Theory:

Have you ever bought a mixture from a bakery? If you noticed closely, you would have seen a variety of edible items inside that cover.
 
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Mixture: Similar to the above example, a mixture is nothing but a combination of two or more substances. A mixture is a substance made of two or more kinds of elements or compounds or both, physically mixed in.
Example:
Sand water
Oil in water
Chalk in water
Sugar solution
Saltwater
Fruit juice
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Homogeneous mixture:
 
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  • All of the mixture's components are blended evenly.
  • There are no visible separate barriers.
  • There is just a single-phase solution.
  • Salt in water, for example.
Heterogeneous mixture:
 
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  • All of the mixture's components aren't evenly distributed.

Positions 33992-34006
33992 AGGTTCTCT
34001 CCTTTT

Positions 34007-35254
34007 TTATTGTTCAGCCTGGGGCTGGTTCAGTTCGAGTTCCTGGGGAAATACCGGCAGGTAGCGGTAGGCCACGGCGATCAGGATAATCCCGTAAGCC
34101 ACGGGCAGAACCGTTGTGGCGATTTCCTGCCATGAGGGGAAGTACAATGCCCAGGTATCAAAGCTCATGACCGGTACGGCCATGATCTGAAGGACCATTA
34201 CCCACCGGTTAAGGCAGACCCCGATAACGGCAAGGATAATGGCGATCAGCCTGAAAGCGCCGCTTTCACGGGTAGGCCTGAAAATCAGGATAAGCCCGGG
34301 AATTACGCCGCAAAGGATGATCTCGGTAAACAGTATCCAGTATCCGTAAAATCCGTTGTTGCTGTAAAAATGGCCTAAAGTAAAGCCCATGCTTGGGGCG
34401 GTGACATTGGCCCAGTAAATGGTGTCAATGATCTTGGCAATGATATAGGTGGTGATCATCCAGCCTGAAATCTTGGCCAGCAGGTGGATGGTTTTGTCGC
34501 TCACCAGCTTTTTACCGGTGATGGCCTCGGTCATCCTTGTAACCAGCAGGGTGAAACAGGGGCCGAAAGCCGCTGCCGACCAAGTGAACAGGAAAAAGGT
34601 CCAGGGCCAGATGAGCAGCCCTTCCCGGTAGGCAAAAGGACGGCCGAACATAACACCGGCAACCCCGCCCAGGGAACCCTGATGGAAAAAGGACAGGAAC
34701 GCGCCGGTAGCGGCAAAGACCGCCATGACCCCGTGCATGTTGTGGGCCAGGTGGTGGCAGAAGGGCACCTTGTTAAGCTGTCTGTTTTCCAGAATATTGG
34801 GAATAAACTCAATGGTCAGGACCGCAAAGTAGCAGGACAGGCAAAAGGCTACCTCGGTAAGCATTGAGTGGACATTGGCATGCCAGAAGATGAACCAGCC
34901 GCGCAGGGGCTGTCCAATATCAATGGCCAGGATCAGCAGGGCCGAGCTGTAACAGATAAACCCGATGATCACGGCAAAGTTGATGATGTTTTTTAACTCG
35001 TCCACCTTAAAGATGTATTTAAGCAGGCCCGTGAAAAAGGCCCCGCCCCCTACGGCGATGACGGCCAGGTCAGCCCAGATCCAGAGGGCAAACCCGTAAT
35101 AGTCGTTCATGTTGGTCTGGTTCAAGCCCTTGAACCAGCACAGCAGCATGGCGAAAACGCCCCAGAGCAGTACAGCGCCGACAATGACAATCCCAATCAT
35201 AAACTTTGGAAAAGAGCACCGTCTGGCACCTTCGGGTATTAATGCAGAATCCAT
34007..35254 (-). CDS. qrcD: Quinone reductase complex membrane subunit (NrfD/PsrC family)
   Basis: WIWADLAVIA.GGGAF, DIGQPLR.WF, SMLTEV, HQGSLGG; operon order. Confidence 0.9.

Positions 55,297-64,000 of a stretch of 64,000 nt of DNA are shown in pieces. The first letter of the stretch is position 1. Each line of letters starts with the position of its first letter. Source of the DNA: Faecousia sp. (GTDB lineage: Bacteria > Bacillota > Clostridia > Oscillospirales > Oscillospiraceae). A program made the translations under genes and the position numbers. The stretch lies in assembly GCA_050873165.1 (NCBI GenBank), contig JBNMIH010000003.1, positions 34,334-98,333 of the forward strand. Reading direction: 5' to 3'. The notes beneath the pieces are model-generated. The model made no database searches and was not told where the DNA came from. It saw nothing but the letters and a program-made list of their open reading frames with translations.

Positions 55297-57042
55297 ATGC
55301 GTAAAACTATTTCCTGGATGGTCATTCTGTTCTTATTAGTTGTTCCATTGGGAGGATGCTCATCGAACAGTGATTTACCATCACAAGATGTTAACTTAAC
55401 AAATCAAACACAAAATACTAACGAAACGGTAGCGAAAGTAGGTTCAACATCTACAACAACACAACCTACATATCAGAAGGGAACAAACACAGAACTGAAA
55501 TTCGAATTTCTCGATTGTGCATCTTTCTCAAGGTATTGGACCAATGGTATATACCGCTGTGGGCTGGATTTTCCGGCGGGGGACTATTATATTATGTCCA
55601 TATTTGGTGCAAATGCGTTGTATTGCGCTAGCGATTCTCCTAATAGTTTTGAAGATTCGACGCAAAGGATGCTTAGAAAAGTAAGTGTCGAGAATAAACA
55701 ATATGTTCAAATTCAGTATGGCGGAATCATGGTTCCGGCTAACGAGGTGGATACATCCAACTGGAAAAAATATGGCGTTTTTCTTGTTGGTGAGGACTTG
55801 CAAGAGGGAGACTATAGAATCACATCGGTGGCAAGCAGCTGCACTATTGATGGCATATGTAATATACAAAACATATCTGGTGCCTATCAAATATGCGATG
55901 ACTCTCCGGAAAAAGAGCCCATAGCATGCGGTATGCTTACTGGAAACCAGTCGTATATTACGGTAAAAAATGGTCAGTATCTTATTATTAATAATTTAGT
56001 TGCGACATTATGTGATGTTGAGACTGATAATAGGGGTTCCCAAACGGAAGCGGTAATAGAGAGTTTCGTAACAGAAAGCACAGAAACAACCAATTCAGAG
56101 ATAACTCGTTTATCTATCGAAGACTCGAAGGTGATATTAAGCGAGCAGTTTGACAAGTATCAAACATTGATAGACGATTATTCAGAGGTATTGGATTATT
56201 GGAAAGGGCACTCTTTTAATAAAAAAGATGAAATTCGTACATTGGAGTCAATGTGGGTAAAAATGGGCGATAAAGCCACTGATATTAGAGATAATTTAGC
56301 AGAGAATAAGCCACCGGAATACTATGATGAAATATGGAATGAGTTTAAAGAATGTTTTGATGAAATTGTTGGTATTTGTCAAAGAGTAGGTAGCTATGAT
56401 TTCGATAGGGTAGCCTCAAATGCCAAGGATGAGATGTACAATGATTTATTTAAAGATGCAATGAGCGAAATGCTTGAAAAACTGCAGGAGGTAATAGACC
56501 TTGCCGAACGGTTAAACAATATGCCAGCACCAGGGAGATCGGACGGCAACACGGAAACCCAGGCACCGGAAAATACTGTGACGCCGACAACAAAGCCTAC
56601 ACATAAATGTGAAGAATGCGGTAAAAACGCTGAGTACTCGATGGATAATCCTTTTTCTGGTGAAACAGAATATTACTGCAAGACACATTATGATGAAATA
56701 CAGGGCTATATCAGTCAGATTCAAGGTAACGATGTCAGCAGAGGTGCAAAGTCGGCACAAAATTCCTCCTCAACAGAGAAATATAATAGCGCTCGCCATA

• There are noticeable separate lines.
  • There is two or more phase in the solution.
  • Air, sand, and table salt are examples.
In a heterogeneous mixture, components are visible to the naked eye. And it does not have a uniform composition and properties. 
Example:
Sand water
Oil in water
Chalk in water
Experiment to prove heterogeneous mixture:
  • Step 1: Take some water and oil in a vessel. Stir it well.
  • Step 2: Get some sand and mix it in the water.
Result: You can see that the sand in the water and the oil in the water are not so mixed well. So, these kinds of mixture with uneven compounds known as heterogeneous mixture.
 
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Experiment to prove homogeneous mixture:
  • Step 1: Take some water in a bowl.
  • Step 2: Add any compound in that water, such as sugar or salt.
  • Step 3: Mix the water with sugar or salt uniformly.
Result: Now, the obtained solution is the homogenous mixture. Homogenous mixtures are made by mixing any two or more compounds in the same proportions.